Juggler's World: Vol. 43, No. 2

Street Performing Versus Playing

by Danny Avrutick

There is a difference between street performing and street playing. In order to be adaptable and durable in the occupation, one should be handy at both. Anyone acting with brashness and no inhibitions can turn it into a street performance, though that is not the only way to go about it. Stand in a public place and shout, it doesn't matter what you are saying, and people will gather around to see what's happening.

I talked to some street clowns in Barcelona and asked them how they gather a crowd. They told me that shouting and mock arguing and fighting is the only thing that works. If you don't have anything worked out you will shortly be ashamed and abandoned, except in the case of extraordinarily talented people. Street "performing" requires an arena-style space of some sort. With or without participation it's an audience-performer energy exchange. After a cycle of about 15-45 minutes the performer is usually finished for a while.

A street "player," however, can go on for hours. He can be much more withdrawn than the performer. It's not necessarily to his advantage for people to gather around him. He's not really intending to amass that sort of energy and may not feel up to being the focal point of it. With his instrument he mainly works to passersby and wants people to notice just enough for appreciation and a coin, but to stay in their flow.

Street players earn money more slowly, but more steadily. They can play in places unsuitable for the street performers. The discreet street player will often be left alone by the police where a street performer would immediately be stopped. There's a lot more tension created when you gather a crowd. More possibility for a happening and quick money, but more risk of conflict from all the sedentaries, especially due to blocking the passages.

Usually street players rely on their practice, technique and endurance while the performers rely on inspiration and more surprising expressions.

Ideally the street "artist" can wave in and out of these different functions fluently. It's better not to beat your brains out trying to do a performance in a bustling workday environment, and a bit of inspired street playing can spontaneously turn into a performance in a strolling leisurely environment. The canned music systems which are unfortunately appearing in European shopping pedestrian malls are more serious impediments to the players than the performers.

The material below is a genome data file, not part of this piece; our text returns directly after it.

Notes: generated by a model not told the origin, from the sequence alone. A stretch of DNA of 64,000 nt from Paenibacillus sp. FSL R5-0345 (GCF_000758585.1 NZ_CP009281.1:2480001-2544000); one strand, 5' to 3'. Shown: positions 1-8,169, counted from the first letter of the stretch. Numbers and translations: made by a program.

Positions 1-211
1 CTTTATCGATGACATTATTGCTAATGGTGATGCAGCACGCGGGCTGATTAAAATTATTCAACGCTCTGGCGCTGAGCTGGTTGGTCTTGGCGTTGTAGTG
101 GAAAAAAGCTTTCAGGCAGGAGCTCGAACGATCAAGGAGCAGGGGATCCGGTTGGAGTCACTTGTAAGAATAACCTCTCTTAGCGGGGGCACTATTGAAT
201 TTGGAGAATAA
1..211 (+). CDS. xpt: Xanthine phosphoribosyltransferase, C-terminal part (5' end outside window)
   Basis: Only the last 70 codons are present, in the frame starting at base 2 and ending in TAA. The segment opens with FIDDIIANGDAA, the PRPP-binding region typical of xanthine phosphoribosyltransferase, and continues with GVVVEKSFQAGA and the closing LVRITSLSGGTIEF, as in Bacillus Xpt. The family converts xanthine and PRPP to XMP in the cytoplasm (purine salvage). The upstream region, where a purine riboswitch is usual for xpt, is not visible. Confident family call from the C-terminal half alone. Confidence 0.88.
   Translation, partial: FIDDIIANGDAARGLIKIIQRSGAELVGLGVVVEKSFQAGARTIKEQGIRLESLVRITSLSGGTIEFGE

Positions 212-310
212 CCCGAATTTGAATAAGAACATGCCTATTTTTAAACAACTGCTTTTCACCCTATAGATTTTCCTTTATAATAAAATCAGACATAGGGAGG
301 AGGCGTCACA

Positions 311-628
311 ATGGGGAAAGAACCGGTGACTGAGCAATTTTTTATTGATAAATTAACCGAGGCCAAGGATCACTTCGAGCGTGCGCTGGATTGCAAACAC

A person who sits on the street with an oppressed look on his face and a sign could also be said to be street performing in the most pitiable sense.

I remember a hallucinogenic experience in the hills in northern California where in a pasture a herd of sheep came and surrounded me, striking fear in my heart. Then I thought, "Wait a minute, I'm a man and these are sheep." So I managed to look one sheep in the eye and strike fear in him and then the whole herd took fright of me and retreated to the other side of the hill. Then one sheep turned and looked back at me and caught my eye and created fear in me so then the whole herd returned to surround and threaten me.

It's a bit the same game of confidence vs. insecurity, attraction and repulsion in working an audience, on the street or otherwise. People will watch and admire as long as you exhibit assurance and confidence and they will just as easily mock or abandon you at the first glimpse of doubt and fear. If you hold up a glass of water and talk with clear confidence all will be mesmerized. If you falter and doubt while juggling five objects they'll walk over you and away.

You may have witnessed the phenomena of a street performer sloppily juggling three balls yet managing to entertain and keep a large crowd, while another performer doing much more technically difficult tricks is ineffective abandoned. The important thing is not so much what you are doing, but how you are doing it in the sense of the 'relationship" with the onlookers that you are cultivating while you are doing these things. And also your successes in creating a sense of togetherness amongst the random individuals who have stopped to watch. This is the magic of good street performing, in that it takes random passersby in the sterile business of modern cities and molds them into the unity known as an audience, and bonds them together with common experiences and emotions. Whether people shit on you and abandon you without giving a penny, or stay around to give and also thank you largely depends on the relationship and sense of commitment which you have succeeded in molding with them.

This comes from the skill and discipline behind what you have shown them, and more importantly, the fact that you have entered into relationship with them, tapping into the deep-rooted empathy and inclination towards devotion and sacrifice lying suppressed in human nature.

The true street performer ideally is not just doing his act, but bearing his soul open before the public in full risk of being abandoned and degraded. He doesn't have the protection of a stage and theatre with its aura of reverence and the precommitment of people who have paid and taken their seats, already investing themselves in the exchange.

Street Performing Versus Playing / Index, Vol. 43, No. 2 / jis@juggling.org
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